Have you ever been stuck in a library overnight and then had a long conversation with a librarian the next day? What do you mean that’s never happened? Then how do you explain Sophie Divry’s debut book The Library of Unrequited Love? What do you mean it’s a novel? My life is a total lie.
In all seriousness, I came across this while roaming my library (people still do that, or am I getting old?) It seemed interesting, so I picked up. It’s actually quite an interesting read.
The really isn’t much of a plot here. Basically, you wake up in the stacks section of the library when a librarian tells you you’ve been sleeping there all night. Instead of just telling you to go home, she gives up a 90-page rant on what it’s like being a librarian and how bad her life is.
That’s it. No conflict, no major characters. Just a librarian talking directly to you for 90 pages.
Since I’ve never worked in a library I was only able to get about 70% of what Divry was trying to say. What I did get was something any book nerd would understand. From her rants about how people only use libraries for internet and free AC/heat, to how people today only really read comics. Not that there’s anything against comics (I have reviewed a few here,) it’s just you do need literature in your life.
What’s that? You only read what’s popular or what the airport newsstand sells? This book has an entire section on that too. It’s a wild ride to read a book nerd rant about such things in an actual book. It’s almost as if the book is talking to you.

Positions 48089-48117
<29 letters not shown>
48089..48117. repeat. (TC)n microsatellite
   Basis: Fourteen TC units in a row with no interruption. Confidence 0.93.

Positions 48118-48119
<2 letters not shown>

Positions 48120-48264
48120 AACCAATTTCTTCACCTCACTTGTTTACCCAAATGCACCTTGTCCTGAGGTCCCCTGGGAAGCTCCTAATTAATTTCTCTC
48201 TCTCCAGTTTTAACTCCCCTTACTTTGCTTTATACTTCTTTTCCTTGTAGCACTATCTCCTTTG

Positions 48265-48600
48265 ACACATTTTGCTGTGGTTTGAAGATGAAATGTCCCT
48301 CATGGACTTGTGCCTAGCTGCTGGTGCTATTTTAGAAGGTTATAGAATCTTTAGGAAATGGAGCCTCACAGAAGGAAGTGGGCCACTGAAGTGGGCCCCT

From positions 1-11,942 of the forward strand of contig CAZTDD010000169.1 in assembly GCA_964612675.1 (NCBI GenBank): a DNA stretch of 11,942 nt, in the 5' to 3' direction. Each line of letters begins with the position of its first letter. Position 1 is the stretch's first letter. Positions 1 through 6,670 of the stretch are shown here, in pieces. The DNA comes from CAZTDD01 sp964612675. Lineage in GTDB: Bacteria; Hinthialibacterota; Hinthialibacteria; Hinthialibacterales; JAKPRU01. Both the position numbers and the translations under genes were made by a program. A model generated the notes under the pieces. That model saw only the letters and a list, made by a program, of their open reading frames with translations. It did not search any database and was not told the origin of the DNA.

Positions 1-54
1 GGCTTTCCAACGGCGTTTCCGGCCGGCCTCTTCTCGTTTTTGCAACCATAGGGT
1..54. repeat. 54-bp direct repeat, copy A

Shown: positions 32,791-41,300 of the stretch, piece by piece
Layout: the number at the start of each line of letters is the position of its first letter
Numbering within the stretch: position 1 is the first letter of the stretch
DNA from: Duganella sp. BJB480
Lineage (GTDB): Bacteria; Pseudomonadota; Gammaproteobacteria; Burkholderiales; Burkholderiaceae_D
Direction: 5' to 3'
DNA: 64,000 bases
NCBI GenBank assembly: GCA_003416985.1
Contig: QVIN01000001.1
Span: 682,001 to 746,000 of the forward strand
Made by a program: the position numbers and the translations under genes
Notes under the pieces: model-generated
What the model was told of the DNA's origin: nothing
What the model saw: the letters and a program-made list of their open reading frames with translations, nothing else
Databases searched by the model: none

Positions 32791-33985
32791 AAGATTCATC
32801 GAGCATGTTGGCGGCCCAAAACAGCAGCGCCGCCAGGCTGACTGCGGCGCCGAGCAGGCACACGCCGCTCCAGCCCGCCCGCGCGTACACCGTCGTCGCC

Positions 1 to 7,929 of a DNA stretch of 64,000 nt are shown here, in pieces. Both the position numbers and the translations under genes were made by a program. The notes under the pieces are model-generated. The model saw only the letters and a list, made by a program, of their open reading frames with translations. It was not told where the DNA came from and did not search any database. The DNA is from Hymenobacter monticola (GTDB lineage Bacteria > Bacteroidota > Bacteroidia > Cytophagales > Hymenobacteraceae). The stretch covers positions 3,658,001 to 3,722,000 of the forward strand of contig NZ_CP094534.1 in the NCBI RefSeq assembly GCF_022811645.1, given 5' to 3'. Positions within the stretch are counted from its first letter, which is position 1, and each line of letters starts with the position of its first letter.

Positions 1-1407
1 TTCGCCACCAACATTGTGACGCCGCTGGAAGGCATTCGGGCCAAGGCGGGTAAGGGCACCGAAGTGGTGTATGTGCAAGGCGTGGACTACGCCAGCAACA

Librarians will love this book because, hey, this is a librarian’s rant. Everything the librarian says in this book is spot on to what every librarian complains about.
Of course, since this is someone’s rant, the writing needs to be something phenomenal. This is something Divry excels at. The librarian’s voice is interesting to read, plus the content of what she says is interesting. She grabs your attention from the first word to the last. It’s a rarity that a rant can keep a reader’s attention for 90 pages.
The only downfall of this book is the librarian’s unhealthy obsession with a man she barely knows. It’s borderline creepy. Of course, there is a reason why it’s there; It’s to show another level of loneliness on the librarian’s part. It just comes off as creepy near the end, it creates a sort of cat lady vibe.
One thing that needs to be addressed here is the type of book itself. What exactly can you categorize it? This is one of those novels that are impossible to categorize. Basically, something publishers hate. Maclehose Press took a gamble bringing this book over to America and I can say this book does deserve more readers than what it has now. It is one of those experimental books that are actually interesting. And, no, there is no pretension here.
The Library of Unrequited Love is a fabulous librarian’s rant that took a chance and came out on top. Do yourself a favor and read this book. Afterward, give it to your favorite librarian. S/he will thank you in spades.